When I am by myself, accidentally bumping into someone on a BART train, I will accept the misattribution of my invisible, visual disability to rudeness, aloofness, self-importance, or full monty aggression. When I am riding BART, I am not representing myself personally or professionally. I do not often feel the abdominal impulse to clear my name or hurry up and get a guide dog already.
When I have been volunteered, by my job, to work a formal fundraising luncheon in an auditorium where I have never been, I feel incalculable pressure to well-represent my professional agency and, in so doing, myself.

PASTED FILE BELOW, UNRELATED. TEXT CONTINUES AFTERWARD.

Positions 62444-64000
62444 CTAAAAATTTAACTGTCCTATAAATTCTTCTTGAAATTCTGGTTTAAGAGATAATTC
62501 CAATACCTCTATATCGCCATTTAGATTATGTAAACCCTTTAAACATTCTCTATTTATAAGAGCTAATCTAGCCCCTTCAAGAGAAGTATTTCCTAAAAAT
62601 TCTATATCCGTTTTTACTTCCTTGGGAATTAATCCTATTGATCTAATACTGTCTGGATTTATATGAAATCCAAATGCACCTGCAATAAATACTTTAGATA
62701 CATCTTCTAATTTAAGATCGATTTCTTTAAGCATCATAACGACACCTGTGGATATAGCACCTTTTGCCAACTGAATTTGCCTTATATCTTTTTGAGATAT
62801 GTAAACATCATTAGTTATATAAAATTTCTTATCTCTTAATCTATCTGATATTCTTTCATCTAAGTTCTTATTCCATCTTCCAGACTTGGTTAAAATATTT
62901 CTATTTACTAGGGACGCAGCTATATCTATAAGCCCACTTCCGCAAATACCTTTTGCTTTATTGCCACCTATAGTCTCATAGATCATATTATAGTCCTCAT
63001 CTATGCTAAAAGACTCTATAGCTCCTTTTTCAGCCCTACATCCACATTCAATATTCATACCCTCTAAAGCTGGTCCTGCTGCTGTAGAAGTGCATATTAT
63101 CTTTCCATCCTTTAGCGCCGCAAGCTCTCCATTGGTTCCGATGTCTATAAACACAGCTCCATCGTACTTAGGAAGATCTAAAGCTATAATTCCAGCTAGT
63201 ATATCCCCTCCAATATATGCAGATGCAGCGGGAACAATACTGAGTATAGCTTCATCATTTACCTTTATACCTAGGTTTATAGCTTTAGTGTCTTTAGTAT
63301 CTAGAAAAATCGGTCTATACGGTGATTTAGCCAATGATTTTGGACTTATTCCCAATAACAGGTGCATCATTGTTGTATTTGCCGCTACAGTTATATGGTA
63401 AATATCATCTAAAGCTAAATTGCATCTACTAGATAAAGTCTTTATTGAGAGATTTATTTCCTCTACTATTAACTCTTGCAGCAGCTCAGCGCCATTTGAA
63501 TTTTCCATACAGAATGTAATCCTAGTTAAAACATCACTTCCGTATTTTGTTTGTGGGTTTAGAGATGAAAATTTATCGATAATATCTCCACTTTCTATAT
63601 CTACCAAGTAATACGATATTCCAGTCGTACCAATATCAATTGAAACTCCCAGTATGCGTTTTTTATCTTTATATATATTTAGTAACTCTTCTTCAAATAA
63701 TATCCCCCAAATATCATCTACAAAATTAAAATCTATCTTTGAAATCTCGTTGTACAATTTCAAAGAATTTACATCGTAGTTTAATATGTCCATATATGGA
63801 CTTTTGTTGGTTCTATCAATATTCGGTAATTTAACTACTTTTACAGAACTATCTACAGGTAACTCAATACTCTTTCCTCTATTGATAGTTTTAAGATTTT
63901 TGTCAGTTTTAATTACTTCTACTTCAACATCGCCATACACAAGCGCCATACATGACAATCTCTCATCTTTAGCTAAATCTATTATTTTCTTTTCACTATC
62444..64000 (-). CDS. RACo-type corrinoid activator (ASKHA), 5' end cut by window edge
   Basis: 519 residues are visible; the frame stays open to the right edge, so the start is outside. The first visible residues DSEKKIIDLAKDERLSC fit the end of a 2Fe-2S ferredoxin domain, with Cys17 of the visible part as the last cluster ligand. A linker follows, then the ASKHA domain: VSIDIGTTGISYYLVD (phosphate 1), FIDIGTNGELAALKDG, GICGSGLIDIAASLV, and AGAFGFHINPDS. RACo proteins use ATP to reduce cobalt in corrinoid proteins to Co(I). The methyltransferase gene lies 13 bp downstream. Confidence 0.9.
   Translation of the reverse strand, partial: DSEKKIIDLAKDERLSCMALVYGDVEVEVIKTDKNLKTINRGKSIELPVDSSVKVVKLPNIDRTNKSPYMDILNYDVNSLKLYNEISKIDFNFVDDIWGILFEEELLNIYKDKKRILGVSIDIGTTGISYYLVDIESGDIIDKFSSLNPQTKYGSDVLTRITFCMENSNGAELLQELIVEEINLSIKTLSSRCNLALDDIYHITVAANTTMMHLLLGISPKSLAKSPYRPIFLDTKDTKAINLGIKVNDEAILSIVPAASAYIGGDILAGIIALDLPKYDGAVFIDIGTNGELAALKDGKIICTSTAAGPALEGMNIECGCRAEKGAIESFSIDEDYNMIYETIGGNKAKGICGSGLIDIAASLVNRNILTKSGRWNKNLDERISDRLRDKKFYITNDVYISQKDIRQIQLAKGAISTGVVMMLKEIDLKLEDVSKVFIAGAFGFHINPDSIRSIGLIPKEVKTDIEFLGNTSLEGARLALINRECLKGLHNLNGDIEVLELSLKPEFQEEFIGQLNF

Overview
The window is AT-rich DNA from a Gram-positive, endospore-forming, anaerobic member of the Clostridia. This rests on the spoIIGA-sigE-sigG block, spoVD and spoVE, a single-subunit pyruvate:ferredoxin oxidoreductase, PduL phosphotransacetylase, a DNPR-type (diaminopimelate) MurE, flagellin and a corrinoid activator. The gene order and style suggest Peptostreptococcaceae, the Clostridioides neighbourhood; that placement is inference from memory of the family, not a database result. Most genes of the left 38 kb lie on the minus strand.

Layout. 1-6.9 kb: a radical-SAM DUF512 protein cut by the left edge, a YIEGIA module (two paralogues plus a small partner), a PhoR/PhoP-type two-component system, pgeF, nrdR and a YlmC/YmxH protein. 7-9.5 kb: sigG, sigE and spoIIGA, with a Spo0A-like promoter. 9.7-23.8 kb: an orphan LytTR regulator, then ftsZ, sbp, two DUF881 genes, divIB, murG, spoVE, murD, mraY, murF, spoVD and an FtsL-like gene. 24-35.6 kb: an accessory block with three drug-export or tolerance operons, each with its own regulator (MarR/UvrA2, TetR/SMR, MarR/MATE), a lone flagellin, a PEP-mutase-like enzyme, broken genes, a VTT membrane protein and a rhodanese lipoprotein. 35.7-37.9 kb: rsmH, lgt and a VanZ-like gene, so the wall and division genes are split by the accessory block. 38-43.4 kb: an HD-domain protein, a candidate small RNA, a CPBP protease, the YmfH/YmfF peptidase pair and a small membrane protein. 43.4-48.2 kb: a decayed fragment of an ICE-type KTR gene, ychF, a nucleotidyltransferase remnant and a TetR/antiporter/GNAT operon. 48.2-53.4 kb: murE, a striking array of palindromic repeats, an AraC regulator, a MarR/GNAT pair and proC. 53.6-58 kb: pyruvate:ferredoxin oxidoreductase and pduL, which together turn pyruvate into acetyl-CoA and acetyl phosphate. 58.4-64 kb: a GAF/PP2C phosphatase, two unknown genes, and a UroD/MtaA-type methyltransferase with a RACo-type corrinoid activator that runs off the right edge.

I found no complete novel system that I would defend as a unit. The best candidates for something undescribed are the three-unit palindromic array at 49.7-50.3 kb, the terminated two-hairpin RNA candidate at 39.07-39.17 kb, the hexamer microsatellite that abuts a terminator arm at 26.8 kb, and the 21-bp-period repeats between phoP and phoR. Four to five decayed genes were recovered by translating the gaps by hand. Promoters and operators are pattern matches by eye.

For the three hours before my debut as the clueless, bag-toting clumsoid, I worked the registration booth. I had before me a laptop and a placard with recommendations for how to say welcome and enjoy. I cranked open my glasses case and gave the thick lenses a final rubdown. I was ready to roll, ready to represent.
Even in the controlled environment of a sit-down, single-focus task, I fumbled. The worst part about the following embarrassing moments is that I am not entirely certain that everything actually happened. Without the visual confirmation of when precisely people enter and exit a scene, I’m left to rely on deductive principles and high hope that the images I manifest are neither hallucinations nor floaters, ghost-like splotches that often appear in my visual field.